In defense of Wax……

My friends' son, Canaan (A.K.A… Shibo) wants to build stuff. His mother, Noa, thought that woodworking would be a great medium for him to explore. Shibo is only four years and eleven month old, but he is smart as hell and tremendously motivated. Last week, during our first meeting, we fixed his butterfly net. Yesterday we embarked on a wooden boat project. We drew the outline of a boat on a piece of 3/4" pine, and then I gave him a coping saw to cut the boat's contour. This was not an easy task for him! I ended up "joining hands" with him on the saw, and practically moving the tool back and forth for him.

 

Then I had an idea: what if I give him a Jewelers saw instead? Jewelers saws have a thinner blade and I thought it would be easier on him: less resistance on the blade = less force that needs to be deployed. However, we had only partial success here too, and I had to help him out still. My last resort was the obvious actually…. how didn't I think of it earlier??  What we needed was some good old wax on the saw blade to enable Shibo to saw like a true cabinetmaker. I showed him how to put some old boots' wax on the blade and, lo and behold,  the kid sawed off the pine as if it was butter.  He liked the waxing technique so much that he kept rubbing it on the saw blade at least three times. We made some parts and then we glued them together. Next time we will make a mast & sail and maybe a chimney too.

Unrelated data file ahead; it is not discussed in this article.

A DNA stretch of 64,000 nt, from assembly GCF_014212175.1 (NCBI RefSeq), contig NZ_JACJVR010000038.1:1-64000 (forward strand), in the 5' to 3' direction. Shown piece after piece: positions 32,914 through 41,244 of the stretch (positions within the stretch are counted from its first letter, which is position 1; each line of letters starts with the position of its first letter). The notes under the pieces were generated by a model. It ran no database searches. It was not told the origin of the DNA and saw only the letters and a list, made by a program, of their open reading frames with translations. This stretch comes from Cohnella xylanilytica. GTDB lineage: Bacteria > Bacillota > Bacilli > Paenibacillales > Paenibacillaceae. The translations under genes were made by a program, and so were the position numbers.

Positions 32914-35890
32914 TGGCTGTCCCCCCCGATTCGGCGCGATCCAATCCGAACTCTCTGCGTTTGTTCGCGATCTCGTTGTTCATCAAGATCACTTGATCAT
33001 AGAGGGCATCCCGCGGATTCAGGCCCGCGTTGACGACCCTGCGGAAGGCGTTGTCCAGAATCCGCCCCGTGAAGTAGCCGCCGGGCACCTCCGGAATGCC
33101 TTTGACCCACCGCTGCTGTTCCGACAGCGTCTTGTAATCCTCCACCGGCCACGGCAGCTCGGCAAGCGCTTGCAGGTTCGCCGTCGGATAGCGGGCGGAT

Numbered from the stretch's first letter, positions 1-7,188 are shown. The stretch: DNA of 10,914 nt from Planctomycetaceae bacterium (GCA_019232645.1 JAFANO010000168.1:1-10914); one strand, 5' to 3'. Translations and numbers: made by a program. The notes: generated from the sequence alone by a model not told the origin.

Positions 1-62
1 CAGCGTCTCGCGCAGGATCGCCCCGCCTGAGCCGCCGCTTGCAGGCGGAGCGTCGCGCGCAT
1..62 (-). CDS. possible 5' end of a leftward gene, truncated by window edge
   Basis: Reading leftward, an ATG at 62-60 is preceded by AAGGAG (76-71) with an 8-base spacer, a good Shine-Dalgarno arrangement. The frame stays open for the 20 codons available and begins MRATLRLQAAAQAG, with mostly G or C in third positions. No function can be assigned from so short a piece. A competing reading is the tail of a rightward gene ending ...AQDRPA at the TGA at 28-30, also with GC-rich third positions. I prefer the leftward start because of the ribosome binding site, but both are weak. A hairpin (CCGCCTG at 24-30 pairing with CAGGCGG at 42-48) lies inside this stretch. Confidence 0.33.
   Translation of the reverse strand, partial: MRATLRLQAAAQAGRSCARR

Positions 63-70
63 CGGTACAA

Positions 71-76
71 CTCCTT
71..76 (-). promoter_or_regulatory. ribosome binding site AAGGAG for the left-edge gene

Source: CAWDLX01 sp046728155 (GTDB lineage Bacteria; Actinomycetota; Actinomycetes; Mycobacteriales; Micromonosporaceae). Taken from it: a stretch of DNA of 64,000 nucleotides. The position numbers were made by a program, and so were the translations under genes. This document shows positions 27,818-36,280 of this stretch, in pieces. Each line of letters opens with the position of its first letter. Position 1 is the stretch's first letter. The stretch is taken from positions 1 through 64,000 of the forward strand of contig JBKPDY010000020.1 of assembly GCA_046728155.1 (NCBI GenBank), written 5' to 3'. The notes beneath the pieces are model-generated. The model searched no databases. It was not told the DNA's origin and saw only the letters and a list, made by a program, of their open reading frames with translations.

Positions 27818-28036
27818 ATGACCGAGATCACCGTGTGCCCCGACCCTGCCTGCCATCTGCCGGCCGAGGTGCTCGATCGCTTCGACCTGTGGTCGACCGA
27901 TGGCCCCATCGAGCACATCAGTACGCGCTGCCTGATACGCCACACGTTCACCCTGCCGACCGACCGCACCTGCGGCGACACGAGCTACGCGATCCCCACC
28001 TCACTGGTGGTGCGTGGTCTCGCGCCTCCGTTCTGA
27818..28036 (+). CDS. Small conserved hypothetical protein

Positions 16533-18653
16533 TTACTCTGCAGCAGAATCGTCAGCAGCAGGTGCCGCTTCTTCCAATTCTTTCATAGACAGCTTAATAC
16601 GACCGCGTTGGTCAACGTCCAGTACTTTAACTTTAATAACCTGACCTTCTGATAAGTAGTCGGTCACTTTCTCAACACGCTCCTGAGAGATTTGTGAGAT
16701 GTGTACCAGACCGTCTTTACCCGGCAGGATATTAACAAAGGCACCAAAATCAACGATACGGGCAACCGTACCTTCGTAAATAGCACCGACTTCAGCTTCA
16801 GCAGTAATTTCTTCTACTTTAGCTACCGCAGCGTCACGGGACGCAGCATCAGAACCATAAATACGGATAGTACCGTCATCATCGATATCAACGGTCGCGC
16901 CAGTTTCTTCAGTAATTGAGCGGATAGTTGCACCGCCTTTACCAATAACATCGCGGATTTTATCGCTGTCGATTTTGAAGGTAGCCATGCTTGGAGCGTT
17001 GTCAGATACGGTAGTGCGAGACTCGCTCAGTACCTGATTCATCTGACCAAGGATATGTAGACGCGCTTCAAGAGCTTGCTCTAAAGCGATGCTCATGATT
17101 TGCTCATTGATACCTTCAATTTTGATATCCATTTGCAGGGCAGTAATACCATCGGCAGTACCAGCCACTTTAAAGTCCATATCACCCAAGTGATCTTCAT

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Yoav Liberman

About Yoav Liberman

Yoav S. Liberman is a woodworker and a teacher. His pieces have been featured in several woodworking books, most recently in Robin Wood’s CORES Recycled. Yoav teaches woodworking at the Rudolf Steiner School in Manhattan, and also frequently guest teaches in craft schools across the country.  Between 2003 and 2011 Yoav  headed the woodworking program at Harvard University's Eliot House. Yoav’s articles have appeared in American Woodworker and Woodwork Magazine. He frequently contributes woodworking web content to a number of digital publications   Yoav has a degree in architecture and later held two competitive residency programs: at The Worcester Center for Crafts in Massachusetts, and the Windgate Foundation Fellowship at Purchase College, New York. He lives in Chestnut Ridge NY.